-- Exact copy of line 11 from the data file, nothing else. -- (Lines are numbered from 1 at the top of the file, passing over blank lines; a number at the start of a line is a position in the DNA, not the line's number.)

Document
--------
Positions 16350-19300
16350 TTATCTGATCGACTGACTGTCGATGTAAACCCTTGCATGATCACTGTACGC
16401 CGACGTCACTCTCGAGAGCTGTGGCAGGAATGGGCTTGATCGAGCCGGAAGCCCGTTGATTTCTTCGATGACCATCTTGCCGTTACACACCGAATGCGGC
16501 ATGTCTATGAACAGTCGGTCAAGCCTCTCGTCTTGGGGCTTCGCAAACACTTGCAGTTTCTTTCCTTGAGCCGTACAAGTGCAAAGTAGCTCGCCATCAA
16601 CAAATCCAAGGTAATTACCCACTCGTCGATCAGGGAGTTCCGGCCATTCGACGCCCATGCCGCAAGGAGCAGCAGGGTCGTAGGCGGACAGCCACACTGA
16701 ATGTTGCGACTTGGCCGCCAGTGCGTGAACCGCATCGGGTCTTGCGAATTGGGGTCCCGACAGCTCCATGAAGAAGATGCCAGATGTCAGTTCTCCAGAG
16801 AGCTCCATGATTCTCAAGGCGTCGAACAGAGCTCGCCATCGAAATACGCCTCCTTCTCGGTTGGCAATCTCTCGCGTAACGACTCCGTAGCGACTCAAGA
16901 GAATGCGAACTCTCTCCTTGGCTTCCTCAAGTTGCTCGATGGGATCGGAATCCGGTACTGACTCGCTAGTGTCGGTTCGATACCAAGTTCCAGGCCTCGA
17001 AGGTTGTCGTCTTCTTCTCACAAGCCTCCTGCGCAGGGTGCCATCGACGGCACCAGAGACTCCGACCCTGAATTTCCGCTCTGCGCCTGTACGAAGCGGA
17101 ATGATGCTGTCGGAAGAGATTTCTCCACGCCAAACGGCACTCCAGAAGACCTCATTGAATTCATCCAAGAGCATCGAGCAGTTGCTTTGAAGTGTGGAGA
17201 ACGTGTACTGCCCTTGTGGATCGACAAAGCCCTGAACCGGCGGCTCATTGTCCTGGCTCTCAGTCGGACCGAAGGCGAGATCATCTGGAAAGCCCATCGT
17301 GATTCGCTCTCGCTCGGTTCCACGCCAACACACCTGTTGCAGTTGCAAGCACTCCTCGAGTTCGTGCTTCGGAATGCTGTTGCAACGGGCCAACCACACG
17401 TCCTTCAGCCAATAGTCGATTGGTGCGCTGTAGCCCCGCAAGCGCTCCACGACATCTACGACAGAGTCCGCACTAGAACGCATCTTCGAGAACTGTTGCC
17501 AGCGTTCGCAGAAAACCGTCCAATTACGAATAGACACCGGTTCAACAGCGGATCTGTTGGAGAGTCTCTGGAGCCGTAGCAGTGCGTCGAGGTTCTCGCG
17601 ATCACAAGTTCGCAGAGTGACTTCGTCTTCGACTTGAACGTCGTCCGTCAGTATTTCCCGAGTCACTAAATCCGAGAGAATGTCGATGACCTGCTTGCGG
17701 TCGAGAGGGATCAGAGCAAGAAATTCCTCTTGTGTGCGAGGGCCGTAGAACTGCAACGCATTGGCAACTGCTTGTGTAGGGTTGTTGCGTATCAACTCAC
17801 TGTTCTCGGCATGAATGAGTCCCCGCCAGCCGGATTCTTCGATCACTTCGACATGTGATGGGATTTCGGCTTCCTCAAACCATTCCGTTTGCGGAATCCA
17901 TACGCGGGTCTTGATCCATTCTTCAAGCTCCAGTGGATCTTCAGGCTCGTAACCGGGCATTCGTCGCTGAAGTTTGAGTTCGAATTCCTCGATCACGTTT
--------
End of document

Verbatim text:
17201 ACGTGTACTGCCCTTGTGGATCGACAAAGCCCTGAACCGGCGGCTCATTGTCCTGGCTCTCAGTCGGACCGAAGGCGAGATCATCTGGAAAGCCCATCGT